Tarot of the QTPOC and Deck Review: The Mary-El Tarot

Some tarot decks you can look away from.

Your eye glazes over the art and you look for what you want to find; you seek out what you’re used to finding in a particular card, careless of what’s there that doesn’t fit.


my birth cards: The Emperor and Death

Enter The Mary-El Tarot: Landscapes of the Abyss, and I dare you to look away. In fact, I bet you try.

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Tarot of the QTPOC & Deck Review: WtNV Tarot

“A friendly desert community where the sun is hot, the moon is beautiful, and mysterious lights pass overhead while we all pretend to sleep. Welcome to Night Vale.”

For those who may not recognize some of the most popular lines of the Welcome to Night Vale podcast (go have a listen!), WTNV is a popular podcast written by Joseph Fink and Jeffrey Cranor. It is filled with surreal story lines built around a  radio host, Cecil, who may or may not be a figment of his own imagination reporting on the daily news of his creepy hometown, Night Vale, all the while falling in love with a newly arrived scientist shaking things up, Carlos.

It is partly because of this base that the deck makes my Tarot of the QTPOC list as the world the tarot deck’s artist, Hannah Holloway, is directly inspired by is full of queer, gender non-conforming, and poc characters.


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Deck Interview: Welcome to Night Vale Tarot

I’m so excited to get into this deck, and first, a look at my birth cards.


my birth cards: The Emperor (The Glow Cloud); Death (The Tiny City)

This being a fandom inspired deck, I wasn’t sure what to expect from the interview, but I was highly intrigued. Continue reading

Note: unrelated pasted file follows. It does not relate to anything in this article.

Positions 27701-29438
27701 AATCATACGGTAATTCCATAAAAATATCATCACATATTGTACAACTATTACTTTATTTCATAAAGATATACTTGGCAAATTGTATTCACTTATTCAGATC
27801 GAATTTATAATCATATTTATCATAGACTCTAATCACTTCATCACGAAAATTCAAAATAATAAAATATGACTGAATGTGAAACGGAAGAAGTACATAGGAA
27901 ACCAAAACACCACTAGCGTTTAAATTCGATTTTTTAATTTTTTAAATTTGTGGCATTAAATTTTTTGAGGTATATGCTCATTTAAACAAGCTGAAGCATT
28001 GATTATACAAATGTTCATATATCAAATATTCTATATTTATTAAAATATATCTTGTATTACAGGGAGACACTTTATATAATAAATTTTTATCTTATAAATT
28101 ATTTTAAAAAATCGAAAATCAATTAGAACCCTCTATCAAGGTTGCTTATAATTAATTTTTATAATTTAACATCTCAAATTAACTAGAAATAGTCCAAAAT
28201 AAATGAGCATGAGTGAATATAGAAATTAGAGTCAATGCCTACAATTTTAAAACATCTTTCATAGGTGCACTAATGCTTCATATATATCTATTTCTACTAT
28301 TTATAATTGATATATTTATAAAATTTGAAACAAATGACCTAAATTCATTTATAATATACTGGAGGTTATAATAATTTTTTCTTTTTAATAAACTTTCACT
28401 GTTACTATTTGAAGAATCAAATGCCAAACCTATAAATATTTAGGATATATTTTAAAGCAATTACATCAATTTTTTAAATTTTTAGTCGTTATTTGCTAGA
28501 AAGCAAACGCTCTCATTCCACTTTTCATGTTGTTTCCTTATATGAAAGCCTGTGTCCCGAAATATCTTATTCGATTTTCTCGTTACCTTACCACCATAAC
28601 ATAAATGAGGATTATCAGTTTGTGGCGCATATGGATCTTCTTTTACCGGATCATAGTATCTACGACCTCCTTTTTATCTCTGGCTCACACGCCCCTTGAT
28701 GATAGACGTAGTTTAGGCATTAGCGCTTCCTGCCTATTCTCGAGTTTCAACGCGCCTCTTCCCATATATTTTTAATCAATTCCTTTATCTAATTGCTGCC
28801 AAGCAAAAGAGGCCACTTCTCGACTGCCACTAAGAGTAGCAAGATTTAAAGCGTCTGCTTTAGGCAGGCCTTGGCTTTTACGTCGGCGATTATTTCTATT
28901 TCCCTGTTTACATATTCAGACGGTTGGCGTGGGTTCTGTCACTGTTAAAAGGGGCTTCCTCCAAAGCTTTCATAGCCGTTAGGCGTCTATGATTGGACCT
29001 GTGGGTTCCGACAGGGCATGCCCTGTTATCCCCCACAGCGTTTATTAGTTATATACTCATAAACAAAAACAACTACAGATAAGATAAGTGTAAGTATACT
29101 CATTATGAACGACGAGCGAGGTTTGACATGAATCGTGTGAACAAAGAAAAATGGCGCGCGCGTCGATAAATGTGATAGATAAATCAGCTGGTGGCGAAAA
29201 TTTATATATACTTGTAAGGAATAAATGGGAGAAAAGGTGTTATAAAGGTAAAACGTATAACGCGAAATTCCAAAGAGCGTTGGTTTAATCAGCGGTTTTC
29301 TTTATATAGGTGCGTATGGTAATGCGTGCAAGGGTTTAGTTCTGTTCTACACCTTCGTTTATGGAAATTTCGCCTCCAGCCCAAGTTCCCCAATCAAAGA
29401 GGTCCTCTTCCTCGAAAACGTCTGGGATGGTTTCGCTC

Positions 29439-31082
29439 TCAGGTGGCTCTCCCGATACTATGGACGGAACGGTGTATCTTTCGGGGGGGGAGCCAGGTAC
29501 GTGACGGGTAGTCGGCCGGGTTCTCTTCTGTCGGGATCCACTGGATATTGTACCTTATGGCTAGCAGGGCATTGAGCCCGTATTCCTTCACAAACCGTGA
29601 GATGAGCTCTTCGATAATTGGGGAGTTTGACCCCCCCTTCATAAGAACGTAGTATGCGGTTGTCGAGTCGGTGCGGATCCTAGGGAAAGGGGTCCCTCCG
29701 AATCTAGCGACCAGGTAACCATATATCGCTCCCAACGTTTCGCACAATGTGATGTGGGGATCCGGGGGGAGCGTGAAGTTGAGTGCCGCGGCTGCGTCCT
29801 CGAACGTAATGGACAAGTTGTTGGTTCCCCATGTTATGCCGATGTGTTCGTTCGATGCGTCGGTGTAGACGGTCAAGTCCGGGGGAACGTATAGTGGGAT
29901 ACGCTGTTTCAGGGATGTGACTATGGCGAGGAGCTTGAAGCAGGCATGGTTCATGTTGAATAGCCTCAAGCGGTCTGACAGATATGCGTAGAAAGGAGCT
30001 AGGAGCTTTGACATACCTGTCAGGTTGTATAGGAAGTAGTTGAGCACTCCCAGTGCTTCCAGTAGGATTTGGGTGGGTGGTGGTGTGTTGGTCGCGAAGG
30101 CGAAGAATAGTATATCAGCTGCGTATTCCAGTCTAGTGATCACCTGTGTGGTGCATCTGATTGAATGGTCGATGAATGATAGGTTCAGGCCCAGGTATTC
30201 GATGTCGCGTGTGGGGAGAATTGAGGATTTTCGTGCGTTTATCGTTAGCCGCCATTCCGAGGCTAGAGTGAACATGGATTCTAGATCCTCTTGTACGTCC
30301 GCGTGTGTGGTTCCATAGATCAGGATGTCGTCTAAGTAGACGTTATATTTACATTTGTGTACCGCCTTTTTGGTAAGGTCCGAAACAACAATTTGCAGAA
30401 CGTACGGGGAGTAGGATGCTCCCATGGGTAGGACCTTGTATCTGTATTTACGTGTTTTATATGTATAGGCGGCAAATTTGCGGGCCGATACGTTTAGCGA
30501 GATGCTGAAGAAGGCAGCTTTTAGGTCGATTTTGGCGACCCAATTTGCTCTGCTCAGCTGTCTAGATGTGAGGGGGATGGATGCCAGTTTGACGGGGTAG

Tarot of the QTPOC: The Vudu Tarot & The EspiritismoDeck

Another POC-centric forthcoming deck from the indie tarot world, The Vudu Tarot depicts imagery from the Vudu Afro-Carribbean spiritual and cultural tradition. It is a 79 card deck reflecting the spread of Vodou across the diaspora and its syncretic associations with Catholicism.


The artist, Monroe Rodriguez Singh, is raising funds for publication, along with The Espiritismo Tarot deck, this one incorporating Santeria and Palo imagery from the African diasporic traditions. A member of the community, I appreciate his passion to give us not one but two decks that center these practices and people of color’s culture and practice in an authentic way.

“I have worked a very long time on the creation of these tarot decks, and it’s a project that is very close to my heart. As a member of this community, I am saddened but emboldened by the lack of African inspired tarot card decks and representation of our traditions in new age society. When I have, rarely, come across a proposed “African” tarot deck, it includes images and cultural references determined by overseas tarot card companies that know very little about our traditions, and many turn up inaccurate or completely false. This gives our traditions a difficult public face to maintain, and is harmful to our traditions.”


Follow his progress on Kickstarter and Tumblr!